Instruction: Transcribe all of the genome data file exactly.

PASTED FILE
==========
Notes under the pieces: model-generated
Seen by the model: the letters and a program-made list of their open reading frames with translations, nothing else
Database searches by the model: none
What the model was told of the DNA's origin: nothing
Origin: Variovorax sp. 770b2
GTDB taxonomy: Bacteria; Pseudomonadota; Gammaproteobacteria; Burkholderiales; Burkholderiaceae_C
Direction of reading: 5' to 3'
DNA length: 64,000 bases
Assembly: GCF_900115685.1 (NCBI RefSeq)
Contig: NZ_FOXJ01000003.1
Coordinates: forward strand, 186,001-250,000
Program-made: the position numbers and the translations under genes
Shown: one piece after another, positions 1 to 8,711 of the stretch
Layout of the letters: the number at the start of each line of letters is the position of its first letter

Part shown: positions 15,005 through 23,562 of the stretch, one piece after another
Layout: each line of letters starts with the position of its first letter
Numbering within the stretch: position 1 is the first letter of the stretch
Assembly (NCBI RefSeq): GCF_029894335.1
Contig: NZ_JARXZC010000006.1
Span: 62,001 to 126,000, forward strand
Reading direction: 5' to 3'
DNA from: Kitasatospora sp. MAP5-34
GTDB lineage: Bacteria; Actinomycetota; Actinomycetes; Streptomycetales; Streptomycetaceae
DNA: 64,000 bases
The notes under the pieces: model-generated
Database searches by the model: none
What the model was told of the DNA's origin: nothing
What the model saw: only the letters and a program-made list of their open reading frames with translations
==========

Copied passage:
Notes under the pieces: model-generated
Seen by the model: the letters and a program-made list of their open reading frames with translations, nothing else
Database searches by the model: none
What the model was told of the DNA's origin: nothing
Origin: Variovorax sp. 770b2
GTDB taxonomy: Bacteria; Pseudomonadota; Gammaproteobacteria; Burkholderiales; Burkholderiaceae_C
Direction of reading: 5' to 3'
DNA length: 64,000 bases
Assembly: GCF_900115685.1 (NCBI RefSeq)
Contig: NZ_FOXJ01000003.1
Coordinates: forward strand, 186,001-250,000
Program-made: the position numbers and the translations under genes
Shown: one piece after another, positions 1 to 8,711 of the stretch
Layout of the letters: the number at the start of each line of letters is the position of its first letter

Part shown: positions 15,005 through 23,562 of the stretch, one piece after another
Layout: each line of letters starts with the position of its first letter
Numbering within the stretch: position 1 is the first letter of the stretch
Assembly (NCBI RefSeq): GCF_029894335.1
Contig: NZ_JARXZC010000006.1
Span: 62,001 to 126,000, forward strand
Reading direction: 5' to 3'
DNA from: Kitasatospora sp. MAP5-34
GTDB lineage: Bacteria; Actinomycetota; Actinomycetes; Streptomycetales; Streptomycetaceae
DNA: 64,000 bases
The notes under the pieces: model-generated
Database searches by the model: none
What the model was told of the DNA's origin: nothing
What the model saw: only the letters and a program-made list of their open reading frames with translations